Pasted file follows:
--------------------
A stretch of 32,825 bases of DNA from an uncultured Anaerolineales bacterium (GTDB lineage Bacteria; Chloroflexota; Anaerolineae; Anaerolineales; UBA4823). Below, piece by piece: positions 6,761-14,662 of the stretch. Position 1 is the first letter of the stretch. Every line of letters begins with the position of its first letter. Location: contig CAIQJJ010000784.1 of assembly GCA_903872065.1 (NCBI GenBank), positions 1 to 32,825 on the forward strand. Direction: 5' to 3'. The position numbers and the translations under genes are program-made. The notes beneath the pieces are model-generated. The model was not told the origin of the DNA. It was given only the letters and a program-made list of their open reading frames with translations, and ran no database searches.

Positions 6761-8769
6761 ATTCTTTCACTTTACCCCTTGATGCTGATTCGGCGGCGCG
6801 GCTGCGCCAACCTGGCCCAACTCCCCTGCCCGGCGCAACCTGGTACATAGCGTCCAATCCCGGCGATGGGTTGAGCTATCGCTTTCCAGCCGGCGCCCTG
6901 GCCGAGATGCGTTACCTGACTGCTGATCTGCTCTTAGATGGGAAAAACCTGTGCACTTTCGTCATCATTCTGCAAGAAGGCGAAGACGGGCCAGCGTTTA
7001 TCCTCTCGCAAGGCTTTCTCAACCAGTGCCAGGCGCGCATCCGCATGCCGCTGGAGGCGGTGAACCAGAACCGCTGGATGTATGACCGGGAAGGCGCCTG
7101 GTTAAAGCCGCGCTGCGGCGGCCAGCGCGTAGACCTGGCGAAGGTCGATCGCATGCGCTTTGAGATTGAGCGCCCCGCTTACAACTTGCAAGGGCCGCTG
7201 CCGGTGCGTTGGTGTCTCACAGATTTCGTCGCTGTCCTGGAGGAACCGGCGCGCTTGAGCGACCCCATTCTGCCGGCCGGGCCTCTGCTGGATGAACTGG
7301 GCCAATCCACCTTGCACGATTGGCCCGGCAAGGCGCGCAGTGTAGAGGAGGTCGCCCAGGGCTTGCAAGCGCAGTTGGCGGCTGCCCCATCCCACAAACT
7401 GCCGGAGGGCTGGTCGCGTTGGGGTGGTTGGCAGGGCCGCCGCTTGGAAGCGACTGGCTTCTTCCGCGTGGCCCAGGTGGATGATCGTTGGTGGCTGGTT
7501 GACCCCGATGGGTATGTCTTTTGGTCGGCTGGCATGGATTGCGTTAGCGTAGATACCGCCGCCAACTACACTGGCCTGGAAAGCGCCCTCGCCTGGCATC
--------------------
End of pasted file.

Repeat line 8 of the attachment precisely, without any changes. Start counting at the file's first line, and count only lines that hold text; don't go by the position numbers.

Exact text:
7201 CCGGTGCGTTGGTGTCTCACAGATTTCGTCGCTGTCCTGGAGGAACCGGCGCGCTTGAGCGACCCCATTCTGCCGGCCGGGCCTCTGCTGGATGAACTGG